Stories by Grant Gross

Akamai sees record-setting spikes in size and volume of DDoS attacks

The size and volume of distributed denial-of-service attacks has exploded in the past year, with a 389 percent increase in average attack bandwidth between the third quarter of 2013 and the third quarter of 2014, according to an Internet security report from Akamai Technologies.

Accused text-message spammers to pay $9 million in settlement

A group of companies that allegedly promised mobile phone users supposedly free gift cards and electronic devices in a "massive" text-messaging spam operation will pay more than US$9 million to settle complaints from the U.S. Federal Trade Commission.

Lawmakers call on FCC to reclassify broadband for net neutrality

The U.S. Federal Communications Commission should reclassify broadband as a regulated public utility in order to achieve net neutrality, but take a "light touch" while doing it, a U.S. lawmaker said Wednesday.

Digital rights groups ask ITU to stay out of net neutrality debate

The International Telecommunication Union should resist calls to adopt rules allowing countries to charge fees for Internet traffic coming from outside their borders, said 21 digital rights groups from 11 countries.

FTC appoints privacy researcher Soltani as chief technologist

The U.S. Federal Trade Commission's new chief technologist is high-profile digital privacy consultant Ashkan Soltani, a move that signals the agency's growing interest in policing online tracking and other Internet privacy issues.

Tech industry likes Obama nominee for patent office

The U.S. tech industry scored a victory this week when President Barack Obama nominated former Google lawyer Michelle Lee to lead the U.S. Patent and Trademark Office.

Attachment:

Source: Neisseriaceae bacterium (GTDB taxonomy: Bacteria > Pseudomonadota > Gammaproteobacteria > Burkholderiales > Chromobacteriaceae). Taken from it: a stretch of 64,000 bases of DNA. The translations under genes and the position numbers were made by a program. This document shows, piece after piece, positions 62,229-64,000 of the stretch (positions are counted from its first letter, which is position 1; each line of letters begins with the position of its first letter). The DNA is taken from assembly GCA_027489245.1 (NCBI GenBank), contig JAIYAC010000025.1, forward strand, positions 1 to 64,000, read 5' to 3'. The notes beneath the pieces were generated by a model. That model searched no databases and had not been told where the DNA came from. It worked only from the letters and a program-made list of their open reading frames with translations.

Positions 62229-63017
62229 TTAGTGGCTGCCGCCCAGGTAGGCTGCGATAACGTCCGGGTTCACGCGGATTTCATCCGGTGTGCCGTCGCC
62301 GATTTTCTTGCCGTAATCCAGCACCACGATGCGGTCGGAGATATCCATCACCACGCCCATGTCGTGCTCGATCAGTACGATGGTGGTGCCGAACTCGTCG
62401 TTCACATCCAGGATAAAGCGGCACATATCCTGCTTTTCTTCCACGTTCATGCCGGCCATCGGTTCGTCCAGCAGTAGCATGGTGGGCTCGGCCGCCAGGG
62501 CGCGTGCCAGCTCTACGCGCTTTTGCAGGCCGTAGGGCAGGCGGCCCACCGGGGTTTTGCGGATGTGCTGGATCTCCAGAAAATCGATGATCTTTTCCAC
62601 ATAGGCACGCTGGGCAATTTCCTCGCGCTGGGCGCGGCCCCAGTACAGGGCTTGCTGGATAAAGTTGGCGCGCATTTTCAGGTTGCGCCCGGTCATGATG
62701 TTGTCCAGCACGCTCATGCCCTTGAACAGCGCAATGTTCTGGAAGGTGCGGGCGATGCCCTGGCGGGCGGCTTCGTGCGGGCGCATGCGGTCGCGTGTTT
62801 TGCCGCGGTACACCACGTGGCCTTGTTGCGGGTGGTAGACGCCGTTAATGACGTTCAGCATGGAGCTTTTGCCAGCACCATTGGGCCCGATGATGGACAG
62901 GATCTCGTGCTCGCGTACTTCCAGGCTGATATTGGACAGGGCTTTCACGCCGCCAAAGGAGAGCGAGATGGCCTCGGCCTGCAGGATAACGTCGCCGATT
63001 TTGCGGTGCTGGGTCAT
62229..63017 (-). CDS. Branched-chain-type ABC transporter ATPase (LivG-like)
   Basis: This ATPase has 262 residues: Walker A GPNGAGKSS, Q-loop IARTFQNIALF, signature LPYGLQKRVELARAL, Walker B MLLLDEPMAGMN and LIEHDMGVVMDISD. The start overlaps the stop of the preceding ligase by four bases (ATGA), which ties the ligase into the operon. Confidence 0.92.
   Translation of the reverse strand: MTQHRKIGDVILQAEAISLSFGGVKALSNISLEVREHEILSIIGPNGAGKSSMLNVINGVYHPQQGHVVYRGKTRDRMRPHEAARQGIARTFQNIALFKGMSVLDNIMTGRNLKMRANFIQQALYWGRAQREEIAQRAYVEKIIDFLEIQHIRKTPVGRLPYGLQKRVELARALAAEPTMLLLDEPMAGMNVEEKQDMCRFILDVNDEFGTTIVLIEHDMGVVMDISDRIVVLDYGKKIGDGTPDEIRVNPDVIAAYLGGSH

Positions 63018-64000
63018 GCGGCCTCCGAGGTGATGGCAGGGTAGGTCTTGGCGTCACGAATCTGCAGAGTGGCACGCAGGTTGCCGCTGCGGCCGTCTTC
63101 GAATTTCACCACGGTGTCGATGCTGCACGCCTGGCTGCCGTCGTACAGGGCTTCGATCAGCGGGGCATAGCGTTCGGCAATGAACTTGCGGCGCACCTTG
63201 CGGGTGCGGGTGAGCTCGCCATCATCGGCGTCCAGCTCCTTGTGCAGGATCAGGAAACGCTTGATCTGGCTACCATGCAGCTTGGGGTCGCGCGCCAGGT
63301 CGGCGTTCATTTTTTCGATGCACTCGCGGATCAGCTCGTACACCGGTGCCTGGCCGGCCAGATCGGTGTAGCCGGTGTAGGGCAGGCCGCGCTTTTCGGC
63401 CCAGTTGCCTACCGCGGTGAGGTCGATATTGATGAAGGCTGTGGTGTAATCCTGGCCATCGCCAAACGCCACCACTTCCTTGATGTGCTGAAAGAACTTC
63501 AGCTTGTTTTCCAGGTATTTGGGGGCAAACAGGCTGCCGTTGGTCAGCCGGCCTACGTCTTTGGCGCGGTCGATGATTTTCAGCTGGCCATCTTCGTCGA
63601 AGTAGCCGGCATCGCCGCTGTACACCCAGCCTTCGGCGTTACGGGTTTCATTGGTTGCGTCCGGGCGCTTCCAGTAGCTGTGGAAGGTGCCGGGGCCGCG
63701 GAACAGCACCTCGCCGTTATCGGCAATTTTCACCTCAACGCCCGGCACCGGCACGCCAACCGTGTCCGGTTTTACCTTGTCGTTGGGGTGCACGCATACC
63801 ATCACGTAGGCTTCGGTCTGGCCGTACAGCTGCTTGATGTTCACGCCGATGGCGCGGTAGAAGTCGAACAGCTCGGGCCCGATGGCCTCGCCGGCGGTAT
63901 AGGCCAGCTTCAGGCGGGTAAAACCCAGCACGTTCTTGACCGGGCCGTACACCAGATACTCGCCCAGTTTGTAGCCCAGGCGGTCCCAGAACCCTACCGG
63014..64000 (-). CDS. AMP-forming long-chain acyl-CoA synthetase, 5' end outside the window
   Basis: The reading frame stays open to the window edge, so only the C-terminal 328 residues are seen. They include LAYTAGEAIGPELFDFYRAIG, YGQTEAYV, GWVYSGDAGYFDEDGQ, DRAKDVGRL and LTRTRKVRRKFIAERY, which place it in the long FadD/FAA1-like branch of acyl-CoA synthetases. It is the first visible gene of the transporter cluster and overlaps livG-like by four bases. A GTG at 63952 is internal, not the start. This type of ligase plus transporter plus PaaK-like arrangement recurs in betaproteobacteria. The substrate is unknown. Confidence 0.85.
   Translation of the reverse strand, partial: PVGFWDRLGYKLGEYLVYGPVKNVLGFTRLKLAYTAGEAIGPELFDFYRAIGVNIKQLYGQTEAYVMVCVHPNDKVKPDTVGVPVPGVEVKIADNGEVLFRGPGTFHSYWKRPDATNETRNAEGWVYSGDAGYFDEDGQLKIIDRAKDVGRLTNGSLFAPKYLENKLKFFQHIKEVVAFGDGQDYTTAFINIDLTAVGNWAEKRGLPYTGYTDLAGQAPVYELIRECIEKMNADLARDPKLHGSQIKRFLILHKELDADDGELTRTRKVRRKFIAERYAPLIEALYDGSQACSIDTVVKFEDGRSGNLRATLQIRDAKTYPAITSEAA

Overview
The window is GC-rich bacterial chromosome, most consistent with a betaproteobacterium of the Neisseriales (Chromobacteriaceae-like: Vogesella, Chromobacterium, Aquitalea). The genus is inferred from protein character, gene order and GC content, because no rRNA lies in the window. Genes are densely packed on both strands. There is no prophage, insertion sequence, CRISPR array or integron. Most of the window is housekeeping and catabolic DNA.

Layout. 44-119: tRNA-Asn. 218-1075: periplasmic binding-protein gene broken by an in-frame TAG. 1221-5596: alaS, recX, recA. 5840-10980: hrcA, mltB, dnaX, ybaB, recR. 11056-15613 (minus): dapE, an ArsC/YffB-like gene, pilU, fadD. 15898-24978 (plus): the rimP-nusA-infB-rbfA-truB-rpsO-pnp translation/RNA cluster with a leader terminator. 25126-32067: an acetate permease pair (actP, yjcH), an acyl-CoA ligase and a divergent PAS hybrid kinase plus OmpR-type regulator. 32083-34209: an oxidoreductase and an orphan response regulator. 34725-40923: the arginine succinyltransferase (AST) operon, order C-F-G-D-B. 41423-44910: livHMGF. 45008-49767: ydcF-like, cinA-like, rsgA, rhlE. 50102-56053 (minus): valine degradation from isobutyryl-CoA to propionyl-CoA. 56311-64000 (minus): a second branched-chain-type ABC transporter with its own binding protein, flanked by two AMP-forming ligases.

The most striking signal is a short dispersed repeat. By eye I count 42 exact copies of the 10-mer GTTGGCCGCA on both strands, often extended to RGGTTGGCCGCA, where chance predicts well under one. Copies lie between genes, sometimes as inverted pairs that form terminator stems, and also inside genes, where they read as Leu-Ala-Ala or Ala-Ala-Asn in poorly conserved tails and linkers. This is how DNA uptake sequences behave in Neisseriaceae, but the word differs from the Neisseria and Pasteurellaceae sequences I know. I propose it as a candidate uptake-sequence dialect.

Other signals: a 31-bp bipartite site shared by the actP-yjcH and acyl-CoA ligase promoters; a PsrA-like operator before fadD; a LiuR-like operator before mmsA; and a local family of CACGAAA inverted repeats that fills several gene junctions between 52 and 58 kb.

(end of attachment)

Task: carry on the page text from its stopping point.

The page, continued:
Mobile device and date use skyrockets, US gov't survey says

This smartphone thing may finally be catching on.

FBI director calls for greater police access to communications

Apple and Google should reconsider their plans to enable encryption by default on their smartphones, and the U.S. Congress should pass a law requiring that all communication tools allow police access to user data, U.S. FBI Director James Comey said.

CTIA: Mobile carriers still need lighter net neutrality rules

The U.S. Federal Communications Commission should not hold mobile carriers to the same net neutrality rules as it does for wired broadband providers because of unique mobile network management challenges, the head of the largest U.S. mobile trade group said.

Founder of digital currency Liberty Reserve extradited to the US

Authorities have extradited the founder of Liberty Reserve, a virtual currency allegedly used by cybercriminals for money laundering, from Spain to the U.S.

Holograms and 3D porn: Expert predictions for gigabit Internet

"Vivid" telepresence - holograms, immersive gaming, new collaboration services and even 3D pornography - could be the next big thing as gigabit-per-second broadband service spreads across the US.

PC shipments down just slightly in the third quarter, IDC says

Worldwide PC shipments fell slightly in the third quarter this year, but the drop wasn't as big as IDC had originally projected, with expanded offerings of inexpensive laptops and a saturation of tablets in some areas helping to improve the numbers, the tech industry research firm said.

McAfee, think tank push online voting, but recognize security risks

The U.S. and other nations should look toward Internet voting to make it easier for disabled and elderly people to cast ballots, and to increase participation among young people, but online security remains a huge hurdle, according to a new paper for the Atlantic Council and McAfee.

AT&T to pay $105 million to settle mobile-phone cramming charges

AT&T will pay US$105 million to settle complaints from the U.S. Federal Communications Commission, the Federal Trade Commission and 51 state-level governments that it made millions of dollars through unauthorized third-party charges on customers' mobile-phone bills.

NSA internal watchdog defends agency's privacy practices

The U.S. National Security Agency takes multiple steps to protect the privacy of the information it collects about U.S. residents under a secretive surveillance program, according to a report from the agency's privacy office.